can't mention IRS abuse without mentioning the IRS Collection Division. The
two are synonymous. The men and women who work in the Collection Division are
known as Revenue Officers (R.O.'s). R.O.'s can be compared to bad debt
collectors or bounty hunters. They are not rewarded for being nice or helpful
to taxpayers. They are rewarded for closing cases and collecting tax.
R.O.'s are trained to "be your friend " at first because they want
you to volunteer all your personal and business information. You know, just
file this and disclose that, and everything will be all right. And oh, by the
way, sign everything under the penalties of perjury. When the R.O. has all the
chips on his side of the table, he suddenly turns into the meanest, nastiest
person you have ever met. Revenue Officers will lie to you time after time if
there are no witnesses around. If you get smart with an R.O., he will enter
all kinds of derogatory information in your file that will indicate you are
hostile and uncooperative. If you have to appeal your case, everyone up
the ladder will automatically view you as hostile and uncooperative.
It is interesting to note that an R.O. can lie to the taxpayer and prepare
bogus reports without fear of a reprimand. However, you, the taxpayer, can be
punished with monetary fines and/or jail time for lying to an R.O., or
omitting a bank account on one of your financial statements. If R.O.'s were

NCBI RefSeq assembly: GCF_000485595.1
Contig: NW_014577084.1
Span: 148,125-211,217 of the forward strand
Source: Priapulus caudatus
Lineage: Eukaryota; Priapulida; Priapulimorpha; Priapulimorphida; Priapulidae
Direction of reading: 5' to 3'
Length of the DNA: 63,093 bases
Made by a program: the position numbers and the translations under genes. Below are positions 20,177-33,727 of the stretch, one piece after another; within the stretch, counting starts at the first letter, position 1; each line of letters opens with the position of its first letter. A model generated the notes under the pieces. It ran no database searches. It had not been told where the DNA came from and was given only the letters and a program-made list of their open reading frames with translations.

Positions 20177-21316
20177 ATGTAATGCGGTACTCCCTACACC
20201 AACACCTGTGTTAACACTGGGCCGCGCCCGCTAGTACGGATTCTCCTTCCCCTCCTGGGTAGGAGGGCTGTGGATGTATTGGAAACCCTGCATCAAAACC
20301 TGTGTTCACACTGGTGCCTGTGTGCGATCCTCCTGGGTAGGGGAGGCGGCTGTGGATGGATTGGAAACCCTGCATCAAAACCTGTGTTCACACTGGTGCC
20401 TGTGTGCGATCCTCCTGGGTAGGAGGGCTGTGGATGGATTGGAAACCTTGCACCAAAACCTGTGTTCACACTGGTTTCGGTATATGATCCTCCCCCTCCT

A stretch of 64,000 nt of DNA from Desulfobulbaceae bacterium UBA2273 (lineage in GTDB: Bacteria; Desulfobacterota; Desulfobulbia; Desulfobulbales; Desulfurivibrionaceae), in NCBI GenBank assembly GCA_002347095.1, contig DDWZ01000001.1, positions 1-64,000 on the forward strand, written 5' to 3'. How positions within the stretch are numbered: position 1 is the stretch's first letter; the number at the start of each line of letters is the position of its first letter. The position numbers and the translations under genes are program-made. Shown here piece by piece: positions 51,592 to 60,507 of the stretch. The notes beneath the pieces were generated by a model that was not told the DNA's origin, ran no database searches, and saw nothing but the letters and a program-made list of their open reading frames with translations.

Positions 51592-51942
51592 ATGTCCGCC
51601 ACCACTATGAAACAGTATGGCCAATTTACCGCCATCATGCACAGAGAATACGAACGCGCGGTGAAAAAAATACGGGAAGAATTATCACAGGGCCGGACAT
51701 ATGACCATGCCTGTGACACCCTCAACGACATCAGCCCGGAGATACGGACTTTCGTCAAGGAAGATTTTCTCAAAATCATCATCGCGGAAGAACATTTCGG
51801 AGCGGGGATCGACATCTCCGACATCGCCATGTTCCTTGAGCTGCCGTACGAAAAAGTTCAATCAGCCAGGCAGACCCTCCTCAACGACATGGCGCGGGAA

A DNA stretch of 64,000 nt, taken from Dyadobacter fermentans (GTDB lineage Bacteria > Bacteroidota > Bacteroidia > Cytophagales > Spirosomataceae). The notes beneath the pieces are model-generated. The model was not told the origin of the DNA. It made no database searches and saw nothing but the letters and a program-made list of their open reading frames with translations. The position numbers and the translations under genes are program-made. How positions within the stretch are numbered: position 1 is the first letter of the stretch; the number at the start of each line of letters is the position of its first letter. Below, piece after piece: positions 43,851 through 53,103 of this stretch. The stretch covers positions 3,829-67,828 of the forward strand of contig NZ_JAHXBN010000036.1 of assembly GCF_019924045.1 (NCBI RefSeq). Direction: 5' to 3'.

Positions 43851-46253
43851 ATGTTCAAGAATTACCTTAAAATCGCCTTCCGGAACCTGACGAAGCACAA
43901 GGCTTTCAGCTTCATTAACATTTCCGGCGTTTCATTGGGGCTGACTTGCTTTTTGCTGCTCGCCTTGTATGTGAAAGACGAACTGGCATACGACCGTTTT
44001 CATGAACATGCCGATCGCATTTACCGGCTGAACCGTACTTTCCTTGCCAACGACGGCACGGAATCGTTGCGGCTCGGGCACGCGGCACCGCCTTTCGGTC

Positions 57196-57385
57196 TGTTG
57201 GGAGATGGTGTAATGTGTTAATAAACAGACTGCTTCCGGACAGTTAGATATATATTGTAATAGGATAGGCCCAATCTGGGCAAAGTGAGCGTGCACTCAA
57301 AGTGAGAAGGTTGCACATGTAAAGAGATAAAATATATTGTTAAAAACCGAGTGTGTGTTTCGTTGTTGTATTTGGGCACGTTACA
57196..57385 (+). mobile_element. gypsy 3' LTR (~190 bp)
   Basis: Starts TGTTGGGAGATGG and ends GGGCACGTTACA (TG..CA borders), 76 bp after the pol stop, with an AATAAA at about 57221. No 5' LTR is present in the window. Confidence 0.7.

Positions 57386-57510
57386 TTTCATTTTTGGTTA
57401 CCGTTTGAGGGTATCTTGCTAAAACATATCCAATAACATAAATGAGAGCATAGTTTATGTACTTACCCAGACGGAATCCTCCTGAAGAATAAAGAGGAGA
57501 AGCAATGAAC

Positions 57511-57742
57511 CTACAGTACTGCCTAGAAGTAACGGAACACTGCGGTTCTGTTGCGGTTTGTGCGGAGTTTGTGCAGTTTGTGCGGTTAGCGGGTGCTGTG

required to submit their reports under the penalties of perjury, the entire
Collection Division would implode.
R.O.'s enjoy making surprise visits to your home or office, and they will
start pumping you for information as soon as you open the door, before you
have had time to think about your answers. Caution: If you come face-to-face
with an R.O. simply identify yourself, take his card, and tell him you will
have someone contact him in a few days. Do not invite him in for a visit. Get
away as soon as you can. Let a professional handle your case. R.O.'s are not
your friends. They are bounty hunters and they will lie to you and violate
your rights to get whatever they want as long as there are no witnesses.
According to a March 18, 2003, article in the Wall Street Journal, the
Treasury Inspector General has received more than 3,500 complaints filed
against IRS employees for such acts as falsification of documents,
destroying documents, harassment, threats of violence,
threats of audit, assault and battery, and extortion.
Many professional organizations, such as the American Bar Association, have
openly criticized the Internal Revenue Service for the low standards required
for initial employment with the Collection Division. Controversies oftentimes
occur simply because the new R.O. was poorly trained and does not have the
ability to read or comprehend the Internal Revenue Manual he is supposed to
follow. This pattern of hiring less-than-qualified individuals leads to many
mistakes and abuses that never get reported. Yet this is the person authorized
to seize your bank account, your automobile, and your wages.
Whether the R.O. is a poorly trained beginner or a veteran collector, it won't
be good for you, the taxpayer, to be alone. Don't become a victim of the IRS
Collection Division. Hire a professional to protect your rights every step of
Taxpayers who find
themselves at odds with the IRS should never speak to them
directly, even if they’re completely innocent. Get an expert
who deals with the IRS every day.